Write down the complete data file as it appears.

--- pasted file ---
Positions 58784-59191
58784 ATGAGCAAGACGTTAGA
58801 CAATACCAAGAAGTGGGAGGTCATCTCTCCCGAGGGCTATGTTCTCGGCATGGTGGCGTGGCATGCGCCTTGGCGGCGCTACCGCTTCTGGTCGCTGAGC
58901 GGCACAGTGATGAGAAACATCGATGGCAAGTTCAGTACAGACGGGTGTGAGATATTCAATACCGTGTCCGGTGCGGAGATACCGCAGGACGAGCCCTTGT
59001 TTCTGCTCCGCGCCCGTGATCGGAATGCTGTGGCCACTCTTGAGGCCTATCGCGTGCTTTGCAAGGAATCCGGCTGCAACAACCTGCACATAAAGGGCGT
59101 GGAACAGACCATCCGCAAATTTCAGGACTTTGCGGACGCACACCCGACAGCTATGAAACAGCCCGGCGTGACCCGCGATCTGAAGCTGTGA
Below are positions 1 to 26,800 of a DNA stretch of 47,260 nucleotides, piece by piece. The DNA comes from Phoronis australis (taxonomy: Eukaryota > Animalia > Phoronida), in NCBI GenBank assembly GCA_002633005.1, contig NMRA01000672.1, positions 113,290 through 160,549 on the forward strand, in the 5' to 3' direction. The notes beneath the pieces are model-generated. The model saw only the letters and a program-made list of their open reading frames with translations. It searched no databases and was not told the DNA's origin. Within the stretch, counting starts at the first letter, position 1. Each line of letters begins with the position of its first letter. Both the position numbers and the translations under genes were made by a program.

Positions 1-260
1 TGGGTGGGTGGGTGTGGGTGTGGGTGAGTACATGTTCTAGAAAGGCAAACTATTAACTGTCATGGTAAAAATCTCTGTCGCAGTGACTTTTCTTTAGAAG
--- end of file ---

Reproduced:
Positions 58784-59191
58784 ATGAGCAAGACGTTAGA
58801 CAATACCAAGAAGTGGGAGGTCATCTCTCCCGAGGGCTATGTTCTCGGCATGGTGGCGTGGCATGCGCCTTGGCGGCGCTACCGCTTCTGGTCGCTGAGC
58901 GGCACAGTGATGAGAAACATCGATGGCAAGTTCAGTACAGACGGGTGTGAGATATTCAATACCGTGTCCGGTGCGGAGATACCGCAGGACGAGCCCTTGT
59001 TTCTGCTCCGCGCCCGTGATCGGAATGCTGTGGCCACTCTTGAGGCCTATCGCGTGCTTTGCAAGGAATCCGGCTGCAACAACCTGCACATAAAGGGCGT
59101 GGAACAGACCATCCGCAAATTTCAGGACTTTGCGGACGCACACCCGACAGCTATGAAACAGCCCGGCGTGACCCGCGATCTGAAGCTGTGA
Below are positions 1 to 26,800 of a DNA stretch of 47,260 nucleotides, piece by piece. The DNA comes from Phoronis australis (taxonomy: Eukaryota > Animalia > Phoronida), in NCBI GenBank assembly GCA_002633005.1, contig NMRA01000672.1, positions 113,290 through 160,549 on the forward strand, in the 5' to 3' direction. The notes beneath the pieces are model-generated. The model saw only the letters and a program-made list of their open reading frames with translations. It searched no databases and was not told the DNA's origin. Within the stretch, counting starts at the first letter, position 1. Each line of letters begins with the position of its first letter. Both the position numbers and the translations under genes were made by a program.

Positions 1-260
1 TGGGTGGGTGGGTGTGGGTGTGGGTGAGTACATGTTCTAGAAAGGCAAACTATTAACTGTCATGGTAAAAATCTCTGTCGCAGTGACTTTTCTTTAGAAG